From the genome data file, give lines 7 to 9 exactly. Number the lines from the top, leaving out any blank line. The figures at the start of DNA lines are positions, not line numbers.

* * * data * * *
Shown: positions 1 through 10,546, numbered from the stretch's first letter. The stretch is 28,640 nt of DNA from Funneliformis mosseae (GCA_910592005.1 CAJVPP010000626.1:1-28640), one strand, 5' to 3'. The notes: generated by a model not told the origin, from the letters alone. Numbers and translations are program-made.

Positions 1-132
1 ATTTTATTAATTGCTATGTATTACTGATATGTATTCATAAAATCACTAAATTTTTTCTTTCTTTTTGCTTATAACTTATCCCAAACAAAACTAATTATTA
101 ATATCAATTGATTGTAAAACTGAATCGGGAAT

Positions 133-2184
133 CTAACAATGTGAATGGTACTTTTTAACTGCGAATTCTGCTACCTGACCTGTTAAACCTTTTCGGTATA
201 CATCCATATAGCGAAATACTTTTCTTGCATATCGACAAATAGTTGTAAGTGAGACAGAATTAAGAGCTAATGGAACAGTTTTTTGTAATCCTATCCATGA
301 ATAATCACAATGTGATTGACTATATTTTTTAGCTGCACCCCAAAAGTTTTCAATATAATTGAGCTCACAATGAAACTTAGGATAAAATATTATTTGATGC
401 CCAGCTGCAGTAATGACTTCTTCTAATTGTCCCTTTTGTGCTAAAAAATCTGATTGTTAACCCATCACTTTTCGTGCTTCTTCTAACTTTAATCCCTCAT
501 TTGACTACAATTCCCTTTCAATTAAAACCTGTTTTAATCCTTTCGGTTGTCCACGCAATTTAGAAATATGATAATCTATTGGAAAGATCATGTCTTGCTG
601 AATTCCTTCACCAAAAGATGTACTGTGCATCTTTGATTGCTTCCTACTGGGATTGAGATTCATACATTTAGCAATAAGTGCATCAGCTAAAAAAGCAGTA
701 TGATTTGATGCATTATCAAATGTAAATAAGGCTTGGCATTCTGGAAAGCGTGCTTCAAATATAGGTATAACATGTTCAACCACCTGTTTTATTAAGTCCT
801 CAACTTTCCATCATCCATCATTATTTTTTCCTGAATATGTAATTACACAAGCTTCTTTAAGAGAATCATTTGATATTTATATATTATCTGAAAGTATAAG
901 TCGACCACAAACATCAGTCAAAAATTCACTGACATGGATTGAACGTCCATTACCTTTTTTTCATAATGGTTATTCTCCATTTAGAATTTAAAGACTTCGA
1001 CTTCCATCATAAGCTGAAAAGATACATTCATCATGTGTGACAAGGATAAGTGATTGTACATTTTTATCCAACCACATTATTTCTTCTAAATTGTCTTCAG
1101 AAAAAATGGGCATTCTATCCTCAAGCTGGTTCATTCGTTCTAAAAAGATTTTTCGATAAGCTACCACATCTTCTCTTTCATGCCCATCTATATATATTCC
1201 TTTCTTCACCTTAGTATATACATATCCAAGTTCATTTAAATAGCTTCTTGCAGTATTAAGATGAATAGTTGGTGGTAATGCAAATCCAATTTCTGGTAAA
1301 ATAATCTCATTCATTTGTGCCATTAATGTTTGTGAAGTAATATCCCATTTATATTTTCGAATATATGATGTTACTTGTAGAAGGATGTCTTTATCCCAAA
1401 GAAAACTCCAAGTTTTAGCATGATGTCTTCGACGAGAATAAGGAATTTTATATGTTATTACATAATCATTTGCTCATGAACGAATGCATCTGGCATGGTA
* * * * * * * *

201 CATCCATATAGCGAAATACTTTTCTTGCATATCGACAAATAGTTGTAAGTGAGACAGAATTAAGAGCTAATGGAACAGTTTTTTGTAATCCTATCCATGA
301 ATAATCACAATGTGATTGACTATATTTTTTAGCTGCACCCCAAAAGTTTTCAATATAATTGAGCTCACAATGAAACTTAGGATAAAATATTATTTGATGC
401 CCAGCTGCAGTAATGACTTCTTCTAATTGTCCCTTTTGTGCTAAAAAATCTGATTGTTAACCCATCACTTTTCGTGCTTCTTCTAACTTTAATCCCTCAT